Two new poems that have moved me most deeply recently are Oliver de la Paz’s “Autism Screening Questionnaire – Speech and Language Delay” in the July/August 2017 issue of Poetry and Danez Smith’s “Crown” in the current issue of Granta (Granta 140: State of Mind). Both are available to read in their entirety online. That they roughly share their moment of publication is hardly the most interesting similarity between these two poems, and reading them together to note those similarities only serves to reinforce how utterly unique these two poems are, both having the potential to resonate long beyond the current issue of a given magazine.
Both poems take children as their subject matter in some capacity. Smith’s poem mourns those who might have been and will not be:
all the children i’ll never have, dead in me . . .
if my blood was not a moat, i’d have a son . . .
would have a daughter but i am only
the mother of my leaving. i sit on jungle gym
crying over other people’s children, black
flowers blooming where my tears fall . . .
De la Paz’s poem describes the neurodiverse child (“YOUR CHILD”) referenced in each question of the titular questionnaire:
2. DOES YOUR CHILD PRODUCE UNUSUAL NOISES OR INFANTILE SQUEALS?
He’d coo and we’d coo back. The sound
passed back and forth between us like a ball.
Or later, an astral voice. Some vibrato
under the surface of us. The burst upon –
burn of strings rubbed
in a flourish. His exhausted face.
While our writing workshops so often still take the New Critical approach of distancing the poet from the speaker of the poem and the poem’s contents from autobiography, both of these poems seem to draw power from the personal. While Smith’s poem’s children are imagined, De la Paz’s poem’s child is, in a sense, autobiographically “real.” (I still want to be careful not to assume that the poet and speaker perfectly align in either poem, of course.) On his own site, De la Paz writes that the poem “was written this year but had been something I had been meaning to write since 2010 when our oldest son was first diagnosed as someone on the spectrum.” Smith’s poem seems to draw specificity and urgency from the autobiographical as well; though it doesn’t mention HIV directly, it seems to circle around that diagnosis:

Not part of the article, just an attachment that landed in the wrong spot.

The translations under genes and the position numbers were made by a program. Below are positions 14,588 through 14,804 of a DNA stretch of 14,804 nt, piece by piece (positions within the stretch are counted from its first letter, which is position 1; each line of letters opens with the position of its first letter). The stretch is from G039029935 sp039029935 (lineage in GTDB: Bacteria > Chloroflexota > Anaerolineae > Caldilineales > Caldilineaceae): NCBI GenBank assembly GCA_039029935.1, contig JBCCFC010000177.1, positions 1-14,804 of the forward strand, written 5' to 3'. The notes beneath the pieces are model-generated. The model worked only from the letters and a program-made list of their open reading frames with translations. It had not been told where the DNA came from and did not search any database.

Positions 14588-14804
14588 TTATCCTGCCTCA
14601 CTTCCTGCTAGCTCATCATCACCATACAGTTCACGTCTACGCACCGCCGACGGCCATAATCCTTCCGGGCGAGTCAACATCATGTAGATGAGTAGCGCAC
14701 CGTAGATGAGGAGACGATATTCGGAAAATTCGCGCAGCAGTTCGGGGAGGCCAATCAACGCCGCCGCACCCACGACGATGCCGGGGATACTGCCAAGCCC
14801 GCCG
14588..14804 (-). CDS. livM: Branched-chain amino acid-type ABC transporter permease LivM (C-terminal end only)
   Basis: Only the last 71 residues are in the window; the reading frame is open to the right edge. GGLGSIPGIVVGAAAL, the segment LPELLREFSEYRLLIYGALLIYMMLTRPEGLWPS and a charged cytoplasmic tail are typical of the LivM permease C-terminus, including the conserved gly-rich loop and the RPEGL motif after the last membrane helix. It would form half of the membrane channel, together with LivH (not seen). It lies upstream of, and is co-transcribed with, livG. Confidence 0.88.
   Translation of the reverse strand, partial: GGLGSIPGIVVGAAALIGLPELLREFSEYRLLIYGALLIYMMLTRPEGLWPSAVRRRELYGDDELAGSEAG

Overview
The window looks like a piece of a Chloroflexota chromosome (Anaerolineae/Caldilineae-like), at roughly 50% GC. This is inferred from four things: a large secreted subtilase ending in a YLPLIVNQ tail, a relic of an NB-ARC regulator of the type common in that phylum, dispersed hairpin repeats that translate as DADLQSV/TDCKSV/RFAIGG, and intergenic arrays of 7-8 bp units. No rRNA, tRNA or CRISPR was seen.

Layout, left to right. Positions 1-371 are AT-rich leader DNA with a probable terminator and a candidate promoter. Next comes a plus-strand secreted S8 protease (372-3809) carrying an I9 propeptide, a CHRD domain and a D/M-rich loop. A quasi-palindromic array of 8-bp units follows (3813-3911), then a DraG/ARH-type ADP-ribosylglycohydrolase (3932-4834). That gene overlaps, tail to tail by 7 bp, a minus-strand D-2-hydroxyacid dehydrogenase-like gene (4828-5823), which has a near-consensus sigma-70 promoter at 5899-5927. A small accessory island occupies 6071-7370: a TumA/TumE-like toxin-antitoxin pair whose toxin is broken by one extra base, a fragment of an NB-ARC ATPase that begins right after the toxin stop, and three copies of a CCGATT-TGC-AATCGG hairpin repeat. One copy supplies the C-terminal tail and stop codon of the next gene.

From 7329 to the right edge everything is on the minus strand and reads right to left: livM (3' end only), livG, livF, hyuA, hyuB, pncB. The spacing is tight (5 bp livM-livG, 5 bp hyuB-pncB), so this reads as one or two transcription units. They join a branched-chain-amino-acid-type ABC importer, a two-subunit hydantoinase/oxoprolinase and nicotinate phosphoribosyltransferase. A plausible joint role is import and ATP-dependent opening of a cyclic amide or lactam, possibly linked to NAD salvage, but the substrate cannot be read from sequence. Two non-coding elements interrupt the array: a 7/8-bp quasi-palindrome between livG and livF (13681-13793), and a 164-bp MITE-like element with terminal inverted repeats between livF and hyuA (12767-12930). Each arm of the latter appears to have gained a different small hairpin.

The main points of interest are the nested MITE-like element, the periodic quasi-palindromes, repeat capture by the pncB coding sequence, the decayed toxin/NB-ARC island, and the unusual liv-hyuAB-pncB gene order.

my blood got jumped, asked him to wait
before he gives me the test results, give
me a moment of not knowing, sweet
piece of ignorance . . .
. . . but i didn’t know
what he was bringing to me. but he
told me he was negative. but he wasn’t
aware of the red witch spinning
in his blood . . .
In a 2016 Public Books interview, Isaac Ginsberg Miller asks Smith:
Thinking about the ways that an illness or medical condition can affect personal identity, have you felt since learning that you are HIV-positive that there are changes in how you act in the world?
I think so. Mortality used to be something that I could talk about very loosely, but now it has very real implications for me. And also the way I live my life, sort of a caution and a fearlessness I’ve gained with it . . .
When asked how that has affected his writing, he continues:
Well, it’s definitely a topic in the writing. I think the range of joy and sorrow has gotten that much wider.
Both poems approach the challenge of their subject matter through a shaping form. Smith’s is a received form with a long history—the crown of sonnets. The crown is a sequence of individual sonnets, linked both through theme or address and through their first and final lines, as the last line of one sonnet becomes the first line of the next. The first line of the first sonnet is the last line of the last sonnet, bringing the cycle full circle to a close. Smith’s first and last lines often morph, their mutations revealing new possibilities: “my blood jumped to ask him to wade. // my blood got jumped, asked him to wait.” In this sense, Smith’s eight 14-line sections function both as discreet movements and as sections of the larger whole.
De la Paz’s poem also functions as one long poem comprised of discreet movements. In his case, however, the shaping form is not a received traditional form like the crown of sonnets, but the “found” form of the questionnaire. The fairly flat interrogative language of the questionnaire serves to highlight the intense intimacy and arresting sensory detail of De la Paz’s own writing:
11. DOES YOUR CHILD HAVE DIFFICULTY SUSTAINING A CONVERSATION?
We could be anywhere, then the navel of the red moon
drops its fruit. His world. This stained world drips its honey
into our mouths. Our words stolen from his malingering afternoon.
(Interestingly, the numbered fourteen questions and sections of De la Paz’s poem could be taken as some exploded view of the fourteen lines of a sonnet—that form of love.)
It goes without saying that these two poems also have in common a breathtaking lyricism and musicality. I will stop quoting. Just read the poems. Then read the poems out loud.